- Ayer Annual1 not included
- Content: collectivist (The Equality Colony of Skagit County)
- Established: 1898
- Pages: 4
- Size: 15 x 22 in.
- Editor: none listed
- Publisher: The Brotherhood of the Cooperative Commonwealth
- Frequency: Weekly
- Region: Northwest
- County: Skagit
- Unique ids
- LCCN: sn88085617
- OCLC: ocm18032509
- Continues: na
- Related titles: na
The Brotherhood of the Cooperative Commonwealth (BCC) emerged from the ruins of William Jennings Bryan's 1896 presidential campaign. Leaders Norman Wallace Lermond and Ed Pelton of Maine decided that the best way to convert the United States to a Socialist system would be to start a network of communes in a sparsely populated state and peacefully gain control of the state government through elections. One the nation observed the general prosperity possibly under a Socialist system the entire country would soon follow their example. The plan was endorsed my leaders in the radical community. Because the state had ample natural resources, a fair climate, and a population generally sympathetic to liberal causes, Washington was chosen as the site for this experiment. The Equality Colony was founded in September 1897 near the town of Edison. The national headquarters of the BCC opened offices in Edison in 1898.
Though some local papers had been courteous toward the colonists, other reports had been less favorable. In order to better communicate with the outside world and with members of the BCC who did not live in Washington the group decided to publish Industrial freedom.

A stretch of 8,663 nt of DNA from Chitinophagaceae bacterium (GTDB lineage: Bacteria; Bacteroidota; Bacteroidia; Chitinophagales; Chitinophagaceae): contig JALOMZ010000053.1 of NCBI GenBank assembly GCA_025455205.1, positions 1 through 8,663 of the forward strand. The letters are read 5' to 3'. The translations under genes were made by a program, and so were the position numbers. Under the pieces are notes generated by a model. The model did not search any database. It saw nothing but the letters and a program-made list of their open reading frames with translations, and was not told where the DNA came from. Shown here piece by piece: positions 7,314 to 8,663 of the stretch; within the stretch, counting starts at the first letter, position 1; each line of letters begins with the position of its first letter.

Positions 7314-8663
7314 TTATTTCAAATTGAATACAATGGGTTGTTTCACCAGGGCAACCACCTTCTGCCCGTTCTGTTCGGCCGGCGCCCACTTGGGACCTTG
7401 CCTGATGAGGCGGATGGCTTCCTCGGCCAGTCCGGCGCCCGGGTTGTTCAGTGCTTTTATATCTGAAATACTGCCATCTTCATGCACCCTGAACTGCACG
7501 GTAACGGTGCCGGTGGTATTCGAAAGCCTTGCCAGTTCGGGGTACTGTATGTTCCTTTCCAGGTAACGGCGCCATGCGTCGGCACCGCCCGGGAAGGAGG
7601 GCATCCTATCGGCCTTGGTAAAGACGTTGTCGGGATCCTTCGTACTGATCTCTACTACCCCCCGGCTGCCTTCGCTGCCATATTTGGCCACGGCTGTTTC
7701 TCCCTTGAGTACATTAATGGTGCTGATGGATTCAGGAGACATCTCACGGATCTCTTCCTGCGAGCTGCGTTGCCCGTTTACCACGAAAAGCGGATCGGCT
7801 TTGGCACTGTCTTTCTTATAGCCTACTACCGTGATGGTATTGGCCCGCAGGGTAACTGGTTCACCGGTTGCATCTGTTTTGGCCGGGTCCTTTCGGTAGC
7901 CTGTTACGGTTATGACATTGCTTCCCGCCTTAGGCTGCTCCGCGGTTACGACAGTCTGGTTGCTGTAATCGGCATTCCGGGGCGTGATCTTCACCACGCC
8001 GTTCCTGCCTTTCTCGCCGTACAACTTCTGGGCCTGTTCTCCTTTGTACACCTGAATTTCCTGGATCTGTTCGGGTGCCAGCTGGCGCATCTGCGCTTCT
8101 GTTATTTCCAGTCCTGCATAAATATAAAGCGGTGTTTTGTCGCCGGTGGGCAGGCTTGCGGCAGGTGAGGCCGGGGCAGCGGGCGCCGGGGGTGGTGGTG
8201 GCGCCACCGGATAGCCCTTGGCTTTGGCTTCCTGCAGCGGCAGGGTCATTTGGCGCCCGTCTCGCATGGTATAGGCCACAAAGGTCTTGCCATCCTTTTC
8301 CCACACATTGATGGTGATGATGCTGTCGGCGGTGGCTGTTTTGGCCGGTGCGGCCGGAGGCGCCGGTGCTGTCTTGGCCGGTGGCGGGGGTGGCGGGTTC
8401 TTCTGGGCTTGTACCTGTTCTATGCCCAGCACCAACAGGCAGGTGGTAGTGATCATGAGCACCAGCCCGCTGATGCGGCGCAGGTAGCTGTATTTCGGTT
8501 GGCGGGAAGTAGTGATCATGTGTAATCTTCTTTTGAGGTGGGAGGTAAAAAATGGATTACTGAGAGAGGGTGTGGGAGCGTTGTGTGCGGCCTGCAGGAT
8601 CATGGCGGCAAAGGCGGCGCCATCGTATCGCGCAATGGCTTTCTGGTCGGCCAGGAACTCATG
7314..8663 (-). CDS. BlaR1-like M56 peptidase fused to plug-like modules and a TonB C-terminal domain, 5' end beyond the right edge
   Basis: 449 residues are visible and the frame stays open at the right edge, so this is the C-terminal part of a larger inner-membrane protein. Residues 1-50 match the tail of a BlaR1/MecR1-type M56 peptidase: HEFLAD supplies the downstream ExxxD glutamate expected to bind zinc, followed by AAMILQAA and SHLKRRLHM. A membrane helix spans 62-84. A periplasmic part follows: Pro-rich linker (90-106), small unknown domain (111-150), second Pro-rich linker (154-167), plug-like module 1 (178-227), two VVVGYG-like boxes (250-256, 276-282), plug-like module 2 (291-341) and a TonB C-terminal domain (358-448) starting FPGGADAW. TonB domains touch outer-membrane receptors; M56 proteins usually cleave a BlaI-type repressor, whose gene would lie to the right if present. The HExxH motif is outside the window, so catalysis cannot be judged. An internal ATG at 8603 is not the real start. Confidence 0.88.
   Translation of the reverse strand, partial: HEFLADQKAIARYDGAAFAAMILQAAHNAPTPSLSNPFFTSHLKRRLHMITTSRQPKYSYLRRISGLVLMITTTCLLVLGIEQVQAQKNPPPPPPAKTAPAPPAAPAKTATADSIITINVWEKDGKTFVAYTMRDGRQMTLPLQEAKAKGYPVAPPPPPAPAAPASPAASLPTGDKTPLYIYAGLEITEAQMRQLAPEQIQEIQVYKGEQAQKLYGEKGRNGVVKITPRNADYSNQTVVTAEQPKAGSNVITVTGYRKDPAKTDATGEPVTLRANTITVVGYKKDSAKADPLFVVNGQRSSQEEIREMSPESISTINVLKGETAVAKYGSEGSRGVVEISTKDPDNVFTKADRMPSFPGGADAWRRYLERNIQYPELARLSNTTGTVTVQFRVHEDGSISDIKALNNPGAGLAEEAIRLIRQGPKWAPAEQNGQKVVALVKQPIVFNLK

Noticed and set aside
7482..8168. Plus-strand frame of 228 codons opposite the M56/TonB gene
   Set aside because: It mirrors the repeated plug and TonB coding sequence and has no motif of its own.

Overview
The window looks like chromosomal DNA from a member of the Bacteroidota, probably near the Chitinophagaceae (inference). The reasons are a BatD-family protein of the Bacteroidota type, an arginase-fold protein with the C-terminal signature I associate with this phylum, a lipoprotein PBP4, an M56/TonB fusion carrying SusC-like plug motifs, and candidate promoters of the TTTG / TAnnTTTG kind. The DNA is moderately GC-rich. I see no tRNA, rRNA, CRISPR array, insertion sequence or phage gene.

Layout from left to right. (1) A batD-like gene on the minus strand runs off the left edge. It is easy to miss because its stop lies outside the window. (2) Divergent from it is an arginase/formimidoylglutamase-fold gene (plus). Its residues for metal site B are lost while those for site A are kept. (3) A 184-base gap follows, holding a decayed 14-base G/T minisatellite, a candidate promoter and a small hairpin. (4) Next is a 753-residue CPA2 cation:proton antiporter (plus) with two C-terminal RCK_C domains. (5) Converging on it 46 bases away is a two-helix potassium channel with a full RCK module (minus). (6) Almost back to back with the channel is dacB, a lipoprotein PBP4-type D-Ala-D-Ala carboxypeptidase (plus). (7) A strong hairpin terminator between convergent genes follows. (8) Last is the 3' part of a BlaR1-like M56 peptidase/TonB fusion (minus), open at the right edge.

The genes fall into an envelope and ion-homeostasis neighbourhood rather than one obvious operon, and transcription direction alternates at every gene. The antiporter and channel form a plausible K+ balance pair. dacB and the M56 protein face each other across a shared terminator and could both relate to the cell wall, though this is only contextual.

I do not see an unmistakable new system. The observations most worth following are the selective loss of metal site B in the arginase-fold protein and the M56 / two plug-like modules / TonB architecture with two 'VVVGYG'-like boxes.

Lermond purchased a double cylinder press in late April of 1898. George E. Boomer, a former staff member of the Socialist weekly Appeal to Reason
soon arrived in Edison work as pressman. 7,000 copies of the first issue were printed on May 7, 1898. William McDevitt served as editor-in-chief. Boomer contributed columns under the pseudonym "Uncle Sam," and Bige Eddy of Olympia, Washington contributed "Musing of a Mossback." Subscription were sold by traveling agitator Louis Klamoth and official correspondent W. C. B. Randolph.
The content of Industrial freedom
included "Colony Notes," news of events at Equality, but the true aim of the paper was to educate Socialists and advance the interests of the BCC. The editors borrowed some content from other Socialist papers. In June 1899 the post office changed the rate of postage for Industrial Freedom
from second to third class. At this time the paper changed its name to Freedom
until the problem was resolved in April 1900. On March 1, 1901 the paper became a monthly, rather than weekly, publication.
The Equality colony started strong it did not prove to be viable and the state of Washington did not become a Socialist utopia. Economic conditions in the United States improved and skilled were lured away from the colony by the promise of higher wages. By 1903 Industrial freedom had ceased publication, and the colony officially disbanded in 1907.
- N.W. Ayer & Son's American newspaper annual - not included
- NDNP Candidate Title List (Appendix A1.2)
- Chronicling America record (LOC) - Industrial Freedom
- WorldCat record - Industrial Freedom
- UW Catalog Record - Industrial Freedom
- WSL record - Industrial Freedom
- Article about Equality Colony
- History Link article on Equity Colony
- LeWarne, C. P. (1975). Utopias on Puget Sound, 1885-1915. Seattle: University of Washington Press.
- Smith, F. E., & Lowe, F. M. (1988). Equality Colony. Sacramento CA?: F.M. Lowe?. ]
- Filmed by: UW
- Positives held by: UW
- Negatives held by: UW
- Call Number: A6841
- 1 reel: 1898-1901
See Industrial Freedom eval spreadsheets (Google)